Financial Accounting


AICPA Issues New Rules for Film Industry

The AICPA issued new accounting guidance for the film industry in June. Statement of Position 00-2, Accounting by Producers or Distributors of Films replaced the requirements in FASB Statement no. 53, Financial Reporting by Producers and Distributors of Motion Picture Films.

Since FASB issued Statement no. 53 nineteen years ago, the film industry has changed significantly: new media, such as video, cable, laser discs and pay-per-view television, have contributed to its revenues and required concomitant changes in accounting rules.

Although FASB knew Statement no. 53 was outdated and new standards for motion pictures were needed, it already had a full agenda. So the board referred the project to the AICPA’s AcSEC, which deals with industry-specific items.

Among the changes from Statement no. 53 were (1) advertising expense for films will no longer be capitalized, (2) film studios will have a maximum of 10 years to amortize films and (3) abandoned projects and excess overhead must be shown as an expense.

SOP no. 00-2 defines “films” as feature films that include live action and animated segments, television specials, television series and similar products that are sold, licensed or exhibited, whether produced on film, videotape or digital or other video recording format.

Louis W. Matusiak of Olive LLP, Indianapolis, who serves on the AcSEC and who, until recently, chaired the motion picture task force said, “The new rules will definitely affect Hollywood in a substantive way.” Asked if SOP 00-2 would have an effect on Wall Street, Matusiak said, “When Sony analyzed the effects of this SOP, it predicted it would have to take a charge of several hundred million dollars to its financial statements in view of the drastic changes.”

David Londoner, managing director of ABN AMRO, a Dutch bank in New York, who served on the task force said, “I don’t think there will be a major change in the way Hollywood will spend advertising money, but how it will account for the expense will change, and reported earnings will more closely match the economics of the movie business and the numbers for all the companies will become comparable.”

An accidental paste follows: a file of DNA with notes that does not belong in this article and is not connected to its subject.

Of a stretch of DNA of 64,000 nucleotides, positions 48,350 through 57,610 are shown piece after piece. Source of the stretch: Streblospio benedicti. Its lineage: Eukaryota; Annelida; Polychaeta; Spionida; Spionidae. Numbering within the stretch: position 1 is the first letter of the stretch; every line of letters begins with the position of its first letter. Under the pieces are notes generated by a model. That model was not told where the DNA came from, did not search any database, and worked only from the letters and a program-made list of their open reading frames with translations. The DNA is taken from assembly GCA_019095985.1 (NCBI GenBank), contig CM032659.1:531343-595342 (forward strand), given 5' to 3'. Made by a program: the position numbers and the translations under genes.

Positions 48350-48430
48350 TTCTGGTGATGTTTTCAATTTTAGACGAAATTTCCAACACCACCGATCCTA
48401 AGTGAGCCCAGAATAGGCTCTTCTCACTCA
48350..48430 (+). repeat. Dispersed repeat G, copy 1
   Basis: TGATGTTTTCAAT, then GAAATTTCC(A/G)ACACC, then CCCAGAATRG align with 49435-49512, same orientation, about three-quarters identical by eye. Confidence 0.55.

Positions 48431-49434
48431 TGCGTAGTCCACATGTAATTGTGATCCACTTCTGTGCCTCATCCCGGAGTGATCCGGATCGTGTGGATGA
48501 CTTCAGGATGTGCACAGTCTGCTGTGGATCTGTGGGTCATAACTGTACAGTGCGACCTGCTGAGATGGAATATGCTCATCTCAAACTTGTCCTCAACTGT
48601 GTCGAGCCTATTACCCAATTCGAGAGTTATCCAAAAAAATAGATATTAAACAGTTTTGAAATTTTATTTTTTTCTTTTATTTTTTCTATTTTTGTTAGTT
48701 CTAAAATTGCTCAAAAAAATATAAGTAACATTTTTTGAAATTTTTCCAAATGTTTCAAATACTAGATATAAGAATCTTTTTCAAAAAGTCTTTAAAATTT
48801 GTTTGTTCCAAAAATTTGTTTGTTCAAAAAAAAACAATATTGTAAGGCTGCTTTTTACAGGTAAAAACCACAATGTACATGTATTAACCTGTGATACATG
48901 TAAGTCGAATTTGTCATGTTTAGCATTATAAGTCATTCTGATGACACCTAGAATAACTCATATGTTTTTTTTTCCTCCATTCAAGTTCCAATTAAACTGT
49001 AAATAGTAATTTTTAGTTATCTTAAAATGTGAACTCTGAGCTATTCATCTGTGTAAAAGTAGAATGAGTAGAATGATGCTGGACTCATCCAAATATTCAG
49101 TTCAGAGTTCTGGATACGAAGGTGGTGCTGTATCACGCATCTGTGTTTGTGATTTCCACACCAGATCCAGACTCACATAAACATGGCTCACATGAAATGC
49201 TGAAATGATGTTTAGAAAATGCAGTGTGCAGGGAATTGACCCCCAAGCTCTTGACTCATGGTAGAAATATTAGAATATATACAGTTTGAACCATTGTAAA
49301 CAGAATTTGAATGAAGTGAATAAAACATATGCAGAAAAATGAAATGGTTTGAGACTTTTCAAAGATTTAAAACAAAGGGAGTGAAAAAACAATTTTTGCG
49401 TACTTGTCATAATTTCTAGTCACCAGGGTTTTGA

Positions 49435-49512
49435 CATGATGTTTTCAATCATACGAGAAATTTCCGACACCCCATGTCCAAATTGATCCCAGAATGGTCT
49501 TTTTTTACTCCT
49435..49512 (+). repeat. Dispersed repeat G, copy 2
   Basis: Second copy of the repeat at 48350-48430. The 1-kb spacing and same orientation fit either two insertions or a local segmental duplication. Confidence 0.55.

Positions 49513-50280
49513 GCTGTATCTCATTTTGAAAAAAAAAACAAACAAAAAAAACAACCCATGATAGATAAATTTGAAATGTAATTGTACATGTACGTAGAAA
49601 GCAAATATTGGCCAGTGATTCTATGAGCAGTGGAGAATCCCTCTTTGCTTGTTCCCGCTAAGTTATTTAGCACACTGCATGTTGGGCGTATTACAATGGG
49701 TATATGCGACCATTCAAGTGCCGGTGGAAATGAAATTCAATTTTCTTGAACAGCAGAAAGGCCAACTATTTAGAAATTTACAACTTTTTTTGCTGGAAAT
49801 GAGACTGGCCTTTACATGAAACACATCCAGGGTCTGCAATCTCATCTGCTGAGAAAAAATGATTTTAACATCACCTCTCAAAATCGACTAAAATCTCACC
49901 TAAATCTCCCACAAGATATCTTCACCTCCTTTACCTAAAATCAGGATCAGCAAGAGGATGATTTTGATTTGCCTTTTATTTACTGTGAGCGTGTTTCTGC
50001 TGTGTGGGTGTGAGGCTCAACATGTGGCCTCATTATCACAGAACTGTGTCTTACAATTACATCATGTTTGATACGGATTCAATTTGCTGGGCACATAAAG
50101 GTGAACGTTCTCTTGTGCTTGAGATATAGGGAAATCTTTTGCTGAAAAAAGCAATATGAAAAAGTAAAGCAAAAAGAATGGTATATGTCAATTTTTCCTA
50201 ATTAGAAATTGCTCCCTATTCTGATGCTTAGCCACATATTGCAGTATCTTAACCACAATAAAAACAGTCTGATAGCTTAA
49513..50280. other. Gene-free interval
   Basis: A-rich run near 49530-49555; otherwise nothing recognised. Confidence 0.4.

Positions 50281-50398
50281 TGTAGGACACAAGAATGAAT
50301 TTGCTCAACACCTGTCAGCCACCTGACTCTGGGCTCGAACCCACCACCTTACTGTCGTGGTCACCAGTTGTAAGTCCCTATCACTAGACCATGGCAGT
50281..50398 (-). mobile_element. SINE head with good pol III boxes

Londoner added that the rules will reduce the carrying value of studios’ film and television inventories, and each studio may be able to take a one-time, noncash writeoff—that could range anywhere from $200 million to $900 million.

At big studios, such as Warner Bros. and Disney, reporting to shareholders will change because under SOP 00-2 advertising as an expense will have to be recorded even before a movie is released.

Also in June, FASB issued Statement no. 139, which formally rescinded FASB Statement no. 53 and amended FASB Statement no. 63, Financial Reporting by Broadcasters, to require a broadcaster to apply the guidance in SOP 00-2 if it owns the film (program material) that is shown on its cable, network, or local television outlets.

The new rules are effective for fiscal years beginning after December 15, 2000, although earlier adoption is encouraged. (See Official Releases, page 104, for the text of the SOP.)

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